This was originally published by the Vaccine Education Center at the Children’s Hospital of Philadelphia (CHOP), the following report is reprinted with permission of the author Brooke Matthys and CHOP.
It was late in the evening when I realized that my 2-year-old daughter was very sick. She lay on the couch not moving, just staring off into the distance. We rushed to the urgent care clinic where she received IV fluids that seemed to perk her up. Filled with relief we went home. The next day, however, our beautiful daughter was once again on the couch unable and unwilling to move. She had been vomiting and suffering from diarrhea for three days. This time we went straight to the emergency room. She was dehydrated and would once again need IV fluids. They attempted to start an IV line in her left arm but ended up blowing all three viable veins. They then tried her right arm, her hands, her feet, and even her forehead, but all 12 attempts failed. She was so dehydrated that starting an IV was next to impossible.
I can’t tell you the pain I felt in my heart as I watched my daughter suffer. Weak and scared, all she could do was cover her head with her “blankie” as they stuck her again and again. She was so dehydrated her little eyes couldn’t even produce tears as she cried. There was talk of calling in the NICU team to make an attempt to find a vein, then talk of calling in the vascular team, and even talk of hydrating her by drilling directly into her bone marrow. My heart broke as I watched helplessly.
Diagnosis and Prevention
What was causing all of this? Why was my child so sick? It wasn’t until the next day, after we had been transferred to a children’s hospital and the vascular team had established an IV, that we found out rotavirus was the cause. According to the Centers for Disease Control and Prevention, rotavirus is the most common cause of wintertime diarrhea and vomiting. It is characterized by a low-grade fever followed by three to eight days of vomiting and diarrhea, sometimes accompanied by abdominal pain. It is a highly contagious virus that is usually transferred by fecal-oral contact and can live for days on hard surfaces. Rotavirus is a preventable disease. There are currently two different vaccines on the U.S. market, both of which have proven to be safe and effective. This immunization was of course one of those my daughter was supposed to have gotten at the Platte County Health Department [Missouri].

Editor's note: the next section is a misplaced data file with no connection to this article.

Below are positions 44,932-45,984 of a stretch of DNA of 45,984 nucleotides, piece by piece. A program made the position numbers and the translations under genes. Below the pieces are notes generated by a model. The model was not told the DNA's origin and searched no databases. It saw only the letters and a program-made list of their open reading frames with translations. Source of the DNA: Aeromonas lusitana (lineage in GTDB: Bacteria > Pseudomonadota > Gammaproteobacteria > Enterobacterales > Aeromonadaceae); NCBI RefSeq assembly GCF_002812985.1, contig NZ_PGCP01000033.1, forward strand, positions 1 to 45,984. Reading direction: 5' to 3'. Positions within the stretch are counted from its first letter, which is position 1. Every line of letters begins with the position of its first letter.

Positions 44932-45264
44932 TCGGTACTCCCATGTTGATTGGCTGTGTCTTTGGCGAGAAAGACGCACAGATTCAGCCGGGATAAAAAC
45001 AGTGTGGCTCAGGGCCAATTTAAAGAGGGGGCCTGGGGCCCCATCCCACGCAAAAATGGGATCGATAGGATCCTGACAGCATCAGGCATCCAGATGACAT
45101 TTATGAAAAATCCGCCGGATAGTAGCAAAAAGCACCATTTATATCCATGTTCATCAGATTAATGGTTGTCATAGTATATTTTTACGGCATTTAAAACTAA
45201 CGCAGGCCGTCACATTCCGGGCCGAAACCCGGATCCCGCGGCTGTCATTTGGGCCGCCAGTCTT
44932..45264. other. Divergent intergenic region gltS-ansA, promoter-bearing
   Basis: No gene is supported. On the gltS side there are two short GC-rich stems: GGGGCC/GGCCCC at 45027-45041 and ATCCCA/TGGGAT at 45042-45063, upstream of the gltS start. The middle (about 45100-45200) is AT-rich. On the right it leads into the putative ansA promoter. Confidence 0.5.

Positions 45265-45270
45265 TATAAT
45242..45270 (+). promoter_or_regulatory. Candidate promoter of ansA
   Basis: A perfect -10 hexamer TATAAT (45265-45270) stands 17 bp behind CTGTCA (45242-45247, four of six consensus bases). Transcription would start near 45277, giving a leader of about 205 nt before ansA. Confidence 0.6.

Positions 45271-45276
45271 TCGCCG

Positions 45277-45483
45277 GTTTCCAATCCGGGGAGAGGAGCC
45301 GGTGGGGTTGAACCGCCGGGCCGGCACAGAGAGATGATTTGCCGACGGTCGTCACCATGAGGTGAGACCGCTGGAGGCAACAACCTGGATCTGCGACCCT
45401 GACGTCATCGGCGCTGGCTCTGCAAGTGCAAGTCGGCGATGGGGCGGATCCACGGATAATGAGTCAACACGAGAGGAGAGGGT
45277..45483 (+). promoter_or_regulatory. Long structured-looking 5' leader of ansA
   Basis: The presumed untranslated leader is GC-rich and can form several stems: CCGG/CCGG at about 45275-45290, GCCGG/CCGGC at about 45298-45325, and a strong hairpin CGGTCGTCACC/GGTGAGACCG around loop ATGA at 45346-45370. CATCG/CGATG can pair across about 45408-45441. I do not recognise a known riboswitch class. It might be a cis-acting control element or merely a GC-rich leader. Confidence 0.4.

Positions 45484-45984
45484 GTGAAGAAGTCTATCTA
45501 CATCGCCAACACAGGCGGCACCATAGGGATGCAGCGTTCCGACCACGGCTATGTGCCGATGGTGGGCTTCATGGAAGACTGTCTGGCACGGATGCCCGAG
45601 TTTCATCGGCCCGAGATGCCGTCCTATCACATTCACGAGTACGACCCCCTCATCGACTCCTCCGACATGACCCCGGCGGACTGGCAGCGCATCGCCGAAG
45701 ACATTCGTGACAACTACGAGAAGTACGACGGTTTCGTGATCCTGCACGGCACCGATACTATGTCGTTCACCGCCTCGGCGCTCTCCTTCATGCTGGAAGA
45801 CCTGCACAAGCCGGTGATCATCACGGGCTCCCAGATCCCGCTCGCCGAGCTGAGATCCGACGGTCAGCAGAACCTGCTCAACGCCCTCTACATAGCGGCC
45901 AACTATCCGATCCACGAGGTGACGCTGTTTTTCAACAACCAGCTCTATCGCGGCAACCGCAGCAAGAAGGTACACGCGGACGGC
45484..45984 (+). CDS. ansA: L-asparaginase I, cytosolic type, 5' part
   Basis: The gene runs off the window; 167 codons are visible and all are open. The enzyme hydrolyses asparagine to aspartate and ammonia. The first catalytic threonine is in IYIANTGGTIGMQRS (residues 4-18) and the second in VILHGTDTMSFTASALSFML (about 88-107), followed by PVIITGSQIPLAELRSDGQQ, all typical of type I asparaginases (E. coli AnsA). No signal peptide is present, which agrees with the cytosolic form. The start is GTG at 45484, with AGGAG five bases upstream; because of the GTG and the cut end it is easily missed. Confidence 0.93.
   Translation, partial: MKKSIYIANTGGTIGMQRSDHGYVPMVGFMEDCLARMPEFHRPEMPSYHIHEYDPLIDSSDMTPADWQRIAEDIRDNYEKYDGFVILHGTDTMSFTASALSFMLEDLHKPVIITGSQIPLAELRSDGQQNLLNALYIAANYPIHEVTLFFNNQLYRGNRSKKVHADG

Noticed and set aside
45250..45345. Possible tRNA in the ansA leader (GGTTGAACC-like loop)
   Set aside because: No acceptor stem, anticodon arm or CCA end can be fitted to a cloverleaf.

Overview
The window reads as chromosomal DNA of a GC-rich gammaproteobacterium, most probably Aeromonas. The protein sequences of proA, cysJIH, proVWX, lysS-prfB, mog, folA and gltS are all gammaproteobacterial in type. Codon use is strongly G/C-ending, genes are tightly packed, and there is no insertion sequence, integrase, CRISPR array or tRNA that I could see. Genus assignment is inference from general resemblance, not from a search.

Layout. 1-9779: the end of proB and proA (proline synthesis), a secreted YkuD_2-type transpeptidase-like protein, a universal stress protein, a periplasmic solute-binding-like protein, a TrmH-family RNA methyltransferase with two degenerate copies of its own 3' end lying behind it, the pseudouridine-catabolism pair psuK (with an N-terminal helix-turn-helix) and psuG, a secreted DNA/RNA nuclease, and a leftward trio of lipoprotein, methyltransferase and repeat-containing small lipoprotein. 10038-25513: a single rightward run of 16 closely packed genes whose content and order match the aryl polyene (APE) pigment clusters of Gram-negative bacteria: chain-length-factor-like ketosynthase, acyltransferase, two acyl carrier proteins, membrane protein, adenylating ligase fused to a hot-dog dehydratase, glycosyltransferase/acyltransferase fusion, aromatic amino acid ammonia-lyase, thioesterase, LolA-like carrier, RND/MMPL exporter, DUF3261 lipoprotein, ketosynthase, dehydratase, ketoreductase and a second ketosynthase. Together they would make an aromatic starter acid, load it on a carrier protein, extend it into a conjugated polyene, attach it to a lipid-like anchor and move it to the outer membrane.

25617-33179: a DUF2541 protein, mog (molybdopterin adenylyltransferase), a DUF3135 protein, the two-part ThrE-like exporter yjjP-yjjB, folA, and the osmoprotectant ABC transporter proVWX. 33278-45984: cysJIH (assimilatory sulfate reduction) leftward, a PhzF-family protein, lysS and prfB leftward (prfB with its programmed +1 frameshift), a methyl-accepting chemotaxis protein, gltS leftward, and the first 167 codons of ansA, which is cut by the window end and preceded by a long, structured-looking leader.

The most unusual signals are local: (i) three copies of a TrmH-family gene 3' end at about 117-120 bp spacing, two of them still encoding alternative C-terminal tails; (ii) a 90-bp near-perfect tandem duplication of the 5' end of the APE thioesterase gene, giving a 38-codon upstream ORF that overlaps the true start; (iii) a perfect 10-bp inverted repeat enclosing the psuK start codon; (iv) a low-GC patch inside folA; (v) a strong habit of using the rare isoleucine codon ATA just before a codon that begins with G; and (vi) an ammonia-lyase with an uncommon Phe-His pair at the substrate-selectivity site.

I couldn’t believe it. My older children had suffered from rotavirus, but they had never been this ill. It was at this moment that I had a flashback. I was sitting in my doctor’s office rolling my eyes at the thought of taking my children to the Platte County Health Department for yet more vaccines. My child was paying a high price for my foolish decision, and unfortunately, she wouldn’t be the only one.
Just a few short hours after I had returned to the hospital and heard the diagnosis, our friend, who was home babysitting our other three children, called to say that my 8-month-old son was not doing well. Instinctively, I knew that he too was suffering from rotavirus as I had been splitting my time between home and the hospital. When she called to say he had gotten worse, I met her at the urgent care clinic. That night I took my second ambulance ride in two days. Like his sister, my son was severely dehydrated and needed IV fluids and close monitoring. I now had two children suffering because of me.
My husband and I spent four sleepless days and nights in the hospital with our two young children, just five rooms apart. We would meet occasionally in the hallway to trade rooms and get updates. It was a long and stressful ordeal that I would not wish on any child or parent. The worst part was that it was totally preventable. If I had taken the time to have my children immunized against rotavirus, this could have all been avoided. Watching your children suffer is awful, but knowing that you could have prevented it, is much worse.
Disclaimer: Immunize.org publishes Unprotected People Stories about people who have suffered or died from vaccine-preventable diseases for the purpose of making them available for our readers’ review. We have not verified the content of this report.